And Germany was peaceful? Come on that is insane! Germany invaded the Balkans not for any markets but to assure their southern flank as they continued to plan for invasion of the USSR.

If Germany had to station a large part of its armed forced to guard its eastern flank this is a clear security concern for Germany whether Stalin would have ever used the Red Army offensively or not. Everybody agrees that Stalin would have entered the war when the time was ripe and a war-of-attrition had placed the advantage against Germany. Hitler merely proceeded to strike while the iron was hot and Germany's military power vis-s-vis the Soviet Union was favorable. Even so, Germany was still not powerful enough to remove this threat militarily--although some diplomatic options were available, IMHO, before the German Army actually got checked by the onset of winter and the arrival of fresh Siberian troops not needed to guard the Far East after Pearl Harbor.
I will not say that Stalin would not have joined the West in a war against Germany if the Western Front had turned into a long drawn out war that exhausted Germany. After the summer of 1940 it was most evident to the world that Germany was a power to be worried about. A strike against her militarily would be suicide. Stalin was no fool, he would continue to play cat and mouse diplomacy with Germany to weasel out a nice junk of Eastern Europe, which is part of the show of force on the German frontier. I think after the Grand Victories in the west by Germany Stalin forgot any plans for invasion.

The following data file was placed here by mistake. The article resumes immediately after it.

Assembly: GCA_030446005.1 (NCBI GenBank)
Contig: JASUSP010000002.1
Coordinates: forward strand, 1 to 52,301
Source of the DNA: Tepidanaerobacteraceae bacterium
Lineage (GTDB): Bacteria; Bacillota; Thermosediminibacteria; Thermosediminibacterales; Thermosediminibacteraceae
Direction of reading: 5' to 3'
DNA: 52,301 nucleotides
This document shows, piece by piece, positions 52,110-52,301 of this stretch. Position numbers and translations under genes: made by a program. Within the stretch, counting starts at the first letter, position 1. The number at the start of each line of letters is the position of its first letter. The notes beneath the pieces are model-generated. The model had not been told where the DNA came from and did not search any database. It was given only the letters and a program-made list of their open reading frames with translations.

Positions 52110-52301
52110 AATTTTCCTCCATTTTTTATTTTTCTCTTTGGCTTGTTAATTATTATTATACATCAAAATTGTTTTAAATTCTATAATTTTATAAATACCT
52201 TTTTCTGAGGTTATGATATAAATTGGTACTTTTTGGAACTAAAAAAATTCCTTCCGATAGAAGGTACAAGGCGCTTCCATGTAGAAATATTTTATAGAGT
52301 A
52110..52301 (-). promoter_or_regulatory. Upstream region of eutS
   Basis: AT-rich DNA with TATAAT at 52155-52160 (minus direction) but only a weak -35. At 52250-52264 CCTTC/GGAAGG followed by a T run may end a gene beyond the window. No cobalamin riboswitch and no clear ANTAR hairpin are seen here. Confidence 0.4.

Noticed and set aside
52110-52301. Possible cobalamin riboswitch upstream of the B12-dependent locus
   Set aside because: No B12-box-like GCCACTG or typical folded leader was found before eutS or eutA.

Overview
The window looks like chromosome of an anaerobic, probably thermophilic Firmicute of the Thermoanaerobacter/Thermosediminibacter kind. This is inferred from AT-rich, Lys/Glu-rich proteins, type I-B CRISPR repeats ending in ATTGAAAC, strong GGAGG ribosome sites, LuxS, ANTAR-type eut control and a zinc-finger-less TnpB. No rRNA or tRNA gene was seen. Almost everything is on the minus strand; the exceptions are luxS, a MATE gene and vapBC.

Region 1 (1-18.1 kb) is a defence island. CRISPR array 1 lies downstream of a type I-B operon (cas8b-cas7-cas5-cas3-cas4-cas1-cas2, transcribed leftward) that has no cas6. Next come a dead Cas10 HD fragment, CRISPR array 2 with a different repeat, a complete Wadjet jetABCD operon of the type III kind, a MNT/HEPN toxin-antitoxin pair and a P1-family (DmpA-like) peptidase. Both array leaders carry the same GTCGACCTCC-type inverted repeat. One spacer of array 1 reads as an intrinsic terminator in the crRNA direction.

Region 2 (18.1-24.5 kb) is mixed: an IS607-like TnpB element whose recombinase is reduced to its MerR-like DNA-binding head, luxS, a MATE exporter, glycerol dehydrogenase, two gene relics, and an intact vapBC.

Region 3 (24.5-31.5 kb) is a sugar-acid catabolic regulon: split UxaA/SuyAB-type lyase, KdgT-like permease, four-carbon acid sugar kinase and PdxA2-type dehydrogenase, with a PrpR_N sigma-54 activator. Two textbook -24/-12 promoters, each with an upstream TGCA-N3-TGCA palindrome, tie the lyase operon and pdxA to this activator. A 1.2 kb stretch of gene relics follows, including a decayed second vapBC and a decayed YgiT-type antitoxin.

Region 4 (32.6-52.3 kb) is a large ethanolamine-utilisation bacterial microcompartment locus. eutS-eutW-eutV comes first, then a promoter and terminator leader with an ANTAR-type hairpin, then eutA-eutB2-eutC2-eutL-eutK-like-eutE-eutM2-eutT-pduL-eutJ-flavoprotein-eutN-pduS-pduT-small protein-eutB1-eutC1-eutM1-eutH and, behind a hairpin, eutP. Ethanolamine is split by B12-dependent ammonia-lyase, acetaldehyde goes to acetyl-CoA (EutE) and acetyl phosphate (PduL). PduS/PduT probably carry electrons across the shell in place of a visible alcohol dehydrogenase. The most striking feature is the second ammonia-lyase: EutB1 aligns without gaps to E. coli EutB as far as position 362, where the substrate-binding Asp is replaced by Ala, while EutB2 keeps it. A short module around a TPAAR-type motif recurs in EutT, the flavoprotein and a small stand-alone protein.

I lay the primary blame for the disaster on the German General Staff for their poor Russian intelligence and inadequate logistical planning, which grossly underestimated Soviet strength. Unfortunately for the Germans, a dysfunctional relationship between the Army establishment and the Head of State already existed before Barbarossa; they had lost his confidence, as Hitler had been the sole driving force behind Case Yellow, the liquidation of the threat in the West since a peace agreement was not possible with the Allies.
No peace favoring Germany came to an end when they invaded and destroyed the Polish State in Fall 1939. Before this move their could have been peace, Hitler had no desires for peace he wanted conquest, he had come to power spewing out this idea of a greater Germany through military conquest.
Btw, if the President decides that Cuban planes are flying reconnaissance or doing anything of concern he can use military force to remove the threat or even ask Congress to declare war; there need not even be a provocation, as a mountain can easily be made of a molehill like the Gulf of Tonkin Incident.
This is the big red herring. :)

The problem is that most democractic countries have deluded themselves into believing their own propaganda that military force is never used except defensively or unless attacked. But the United States from the Cold War has been the most ardent supporter of the doctrine of using military force to "continue policy by other means." Hitler never pretended otherwise--which doesn't mean that he would not have preferred peaceful solutions to Germany's strategic problems. His declaration shows his strategic thinking.
:)
More fish. :D

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Post by Roberto » 19 Nov 2002 19:23

Scott Smith wrote:If Germany had to station a large part of its armed forced to guard its eastern flank this is a clear security concern for Germany whether Stalin would have ever used the Red Army offensively or not.


How could Hitler have seen Germany's eastern flank threatened to an extent that would have obliged him to station large parts of his armed forces in the east to protect against such threat, if intelligence reports of the Wehrmachtsabteilung Fremde Heere Ost show that Soviet military moves were seen as reactions to a perceived threat from the German side ?